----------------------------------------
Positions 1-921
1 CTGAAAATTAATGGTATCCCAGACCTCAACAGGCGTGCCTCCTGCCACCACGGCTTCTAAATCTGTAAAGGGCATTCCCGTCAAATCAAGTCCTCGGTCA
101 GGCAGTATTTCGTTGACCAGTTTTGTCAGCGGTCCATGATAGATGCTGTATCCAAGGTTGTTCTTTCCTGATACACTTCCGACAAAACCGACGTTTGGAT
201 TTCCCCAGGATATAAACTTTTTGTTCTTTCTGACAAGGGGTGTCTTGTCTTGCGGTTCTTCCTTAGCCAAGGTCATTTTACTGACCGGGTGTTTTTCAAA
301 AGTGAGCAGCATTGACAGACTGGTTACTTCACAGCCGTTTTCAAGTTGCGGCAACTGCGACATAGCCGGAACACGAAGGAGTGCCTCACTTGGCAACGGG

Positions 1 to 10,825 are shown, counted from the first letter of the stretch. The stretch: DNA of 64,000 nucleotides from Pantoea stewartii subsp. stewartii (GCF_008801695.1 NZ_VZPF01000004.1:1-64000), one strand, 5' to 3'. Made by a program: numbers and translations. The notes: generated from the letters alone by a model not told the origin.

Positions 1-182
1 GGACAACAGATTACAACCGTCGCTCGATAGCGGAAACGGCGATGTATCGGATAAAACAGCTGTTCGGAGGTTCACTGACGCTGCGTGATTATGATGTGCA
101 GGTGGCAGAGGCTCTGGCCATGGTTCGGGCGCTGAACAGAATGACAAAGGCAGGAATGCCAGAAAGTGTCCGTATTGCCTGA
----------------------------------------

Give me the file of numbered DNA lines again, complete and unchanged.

Positions 1-921
1 CTGAAAATTAATGGTATCCCAGACCTCAACAGGCGTGCCTCCTGCCACCACGGCTTCTAAATCTGTAAAGGGCATTCCCGTCAAATCAAGTCCTCGGTCA
101 GGCAGTATTTCGTTGACCAGTTTTGTCAGCGGTCCATGATAGATGCTGTATCCAAGGTTGTTCTTTCCTGATACACTTCCGACAAAACCGACGTTTGGAT
201 TTCCCCAGGATATAAACTTTTTGTTCTTTCTGACAAGGGGTGTCTTGTCTTGCGGTTCTTCCTTAGCCAAGGTCATTTTACTGACCGGGTGTTTTTCAAA
301 AGTGAGCAGCATTGACAGACTGGTTACTTCACAGCCGTTTTCAAGTTGCGGCAACTGCGACATAGCCGGAACACGAAGGAGTGCCTCACTTGGCAACGGG

Positions 1 to 10,825 are shown, counted from the first letter of the stretch. The stretch: DNA of 64,000 nucleotides from Pantoea stewartii subsp. stewartii (GCF_008801695.1 NZ_VZPF01000004.1:1-64000), one strand, 5' to 3'. Made by a program: numbers and translations. The notes: generated from the letters alone by a model not told the origin.

Positions 1-182
1 GGACAACAGATTACAACCGTCGCTCGATAGCGGAAACGGCGATGTATCGGATAAAACAGCTGTTCGGAGGTTCACTGACGCTGCGTGATTATGATGTGCA
101 GGTGGCAGAGGCTCTGGCCATGGTTCGGGCGCTGAACAGAATGACAAAGGCAGGAATGCCAGAAAGTGTCCGTATTGCCTGA